So does the quantum theory express our own limitations, the imprecision inherent in our apparatus (the blurry photograph), or does it display a fuzziness inherent in Reality (the snapshots of clouds)? If we take the latter possibility as true to Reality, then by bringing that fuzziness into the macroscopic realm, Schrödinger’s thought experiment reduces it to an absurdity. Thus Schrödinger dismissed the "blurred model" of the very theory that he helped to create. In that act he stood with Albert Einstein, who commented to him in a letter he wrote in 1950 that "...one cannot get around the assumption of reality...as something independent of what is experimentally established."

    In fact, Schrödinger presented his 1935 paper describing the cat experiment as part of a discussion of the incompleteness of quantum theory asserted by Einstein, Podolsky, and Rosen earlier that year. Where the København Interpretation echoes Berkeley in asserting that nothing is definite until it is perceived/observed, EPR asserted that if we can predict with certainty the outcome of an observation, then we can say that the data in that observation emanate from some element of physical reality. But if things must be perceived in order to have a definite existence, then what do we perceive that gives us the sensations that tell us about the object of our perception? What anchors those sensations in Reality? Modern science does not accept Berkeley’s theological solution of the problem, so we must perforce accept as a fact of Reality the existence of matter independent of any interaction we may have with it. But that necessitates in turn that we accept the existence of the events in which that matter participates, again independent of any interaction we may have with the system in which those events occur. The quantum theory blurs the locations of those events in space and time, but it does not blur the fact that they occur.

    Physicists disagree little over the mathematical and operational side of the quantum theory: they refer to quantum mechanics as the most successful theory in modern physics so long as one does not seek to determine the deeper meaning of the theory. But the proponents of several different schools of thought seek to go further and understand the underlying reality, to discern the deeper meaning of the theory. That effort at gaining understanding generally begins with what physicists call the measurement problem, which centers on the question, When does the wave function collapse?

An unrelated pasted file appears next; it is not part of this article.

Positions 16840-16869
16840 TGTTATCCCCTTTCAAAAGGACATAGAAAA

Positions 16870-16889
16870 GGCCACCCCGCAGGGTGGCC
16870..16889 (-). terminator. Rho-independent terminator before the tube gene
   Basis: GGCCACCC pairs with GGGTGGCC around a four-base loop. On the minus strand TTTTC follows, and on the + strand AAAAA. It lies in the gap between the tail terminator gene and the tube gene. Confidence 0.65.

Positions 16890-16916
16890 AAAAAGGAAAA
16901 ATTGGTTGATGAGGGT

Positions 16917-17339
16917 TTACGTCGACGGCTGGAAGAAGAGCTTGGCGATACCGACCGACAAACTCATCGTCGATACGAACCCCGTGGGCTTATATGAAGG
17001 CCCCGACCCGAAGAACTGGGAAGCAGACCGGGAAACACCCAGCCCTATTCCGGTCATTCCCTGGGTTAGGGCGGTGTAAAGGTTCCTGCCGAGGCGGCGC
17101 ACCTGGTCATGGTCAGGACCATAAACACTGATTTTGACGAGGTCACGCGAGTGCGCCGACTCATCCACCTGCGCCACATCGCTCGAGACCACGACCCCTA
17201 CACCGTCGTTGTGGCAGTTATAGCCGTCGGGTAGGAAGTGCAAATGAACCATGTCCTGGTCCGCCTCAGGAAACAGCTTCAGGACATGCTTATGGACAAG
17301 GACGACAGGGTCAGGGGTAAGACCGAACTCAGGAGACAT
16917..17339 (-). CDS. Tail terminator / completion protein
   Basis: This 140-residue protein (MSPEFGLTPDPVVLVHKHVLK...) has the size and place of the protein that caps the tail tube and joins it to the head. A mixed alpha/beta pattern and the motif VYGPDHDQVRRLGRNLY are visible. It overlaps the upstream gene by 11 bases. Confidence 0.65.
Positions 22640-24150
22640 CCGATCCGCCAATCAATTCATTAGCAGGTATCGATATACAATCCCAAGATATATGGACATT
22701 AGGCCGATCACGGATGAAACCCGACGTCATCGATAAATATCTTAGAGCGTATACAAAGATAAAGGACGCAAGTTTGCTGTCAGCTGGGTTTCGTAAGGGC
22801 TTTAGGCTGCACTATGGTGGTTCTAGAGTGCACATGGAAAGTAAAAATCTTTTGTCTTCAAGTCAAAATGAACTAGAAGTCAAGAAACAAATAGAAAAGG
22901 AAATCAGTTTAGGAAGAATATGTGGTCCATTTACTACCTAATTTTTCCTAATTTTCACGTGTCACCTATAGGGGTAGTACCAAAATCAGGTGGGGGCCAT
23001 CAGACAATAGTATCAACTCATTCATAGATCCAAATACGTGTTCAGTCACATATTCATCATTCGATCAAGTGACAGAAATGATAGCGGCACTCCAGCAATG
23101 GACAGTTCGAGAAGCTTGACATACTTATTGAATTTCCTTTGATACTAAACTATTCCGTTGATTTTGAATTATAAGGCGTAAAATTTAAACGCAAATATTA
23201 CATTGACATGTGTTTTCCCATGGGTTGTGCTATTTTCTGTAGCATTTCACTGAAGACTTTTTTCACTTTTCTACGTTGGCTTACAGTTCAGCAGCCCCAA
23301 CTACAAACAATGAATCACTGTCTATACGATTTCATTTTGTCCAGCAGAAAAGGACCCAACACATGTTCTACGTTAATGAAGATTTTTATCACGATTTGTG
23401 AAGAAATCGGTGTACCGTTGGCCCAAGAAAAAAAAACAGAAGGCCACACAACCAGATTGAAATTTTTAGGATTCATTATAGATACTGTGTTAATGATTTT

That question marks the boundary between the quantum-mechanical world and the classical-dynamics world. At its most basic the quantum realm involves objects of a scale near that of the atoms, while the realm of classical physics contains all the objects that we can perceive more or less directly. Schrödinger’s imaginary experiment lets us explore that boundary. As an aid in that exploration we refer to an analysis devised by a mathematician.

    In 1932 Hungarian-born John von Neumann (1903 Dec 28 – 1957 Feb 08), considered by many to be the greatest mathematician of the twentieth century, published Mathematische Grundlagen der Quantenmechanik (Mathematical foundations of quantum mechanics). Regarded as a classic presentation of the quantum theory and often called simply Die Grundlagen, the book’s contents presented an all-quantum picture of the world. Even macroscopic objects, such as Newton’s apple or the stars themselves, have their own aleatric waves with their associated quantum numbers. On the one hand, von Neumann demonstrated that electrons and the other fundamental particles that make up matter do not exist as real entities because we cannot say that they possess any dynamical attributes before we measure them. That demonstration offered support to the philosophical doctrine of the Copenhagen interpretation. On the other hand, von Neumann did not endow measuring instruments with a special status, as the Copenhagen interpretation did, but regarded them also as quantum-mechanical phenomena.

    Von Neumann analyzed the step-by-step process of the measurement act, thereby producing what we call a von Neumann chain. If we take the two-slit experiment as an example, we see that the von Neumann chain consists of nine steps: (1) a photon emerges from a source, (2) the photon passes through one of two slits cut into a opaque screen, (3) the photon triggers a detector, (4) the signal from the detector goes to a meter, (5) a needle or other registration device on the meter moves, (6) light from the meter goes to the eye of the observer, (7) a nerve impulse goes from the observer's retina to the observer's brain, (8) neural nets in the observer’s brain process the signal, and (9) the signal registers in the observer's consciousness.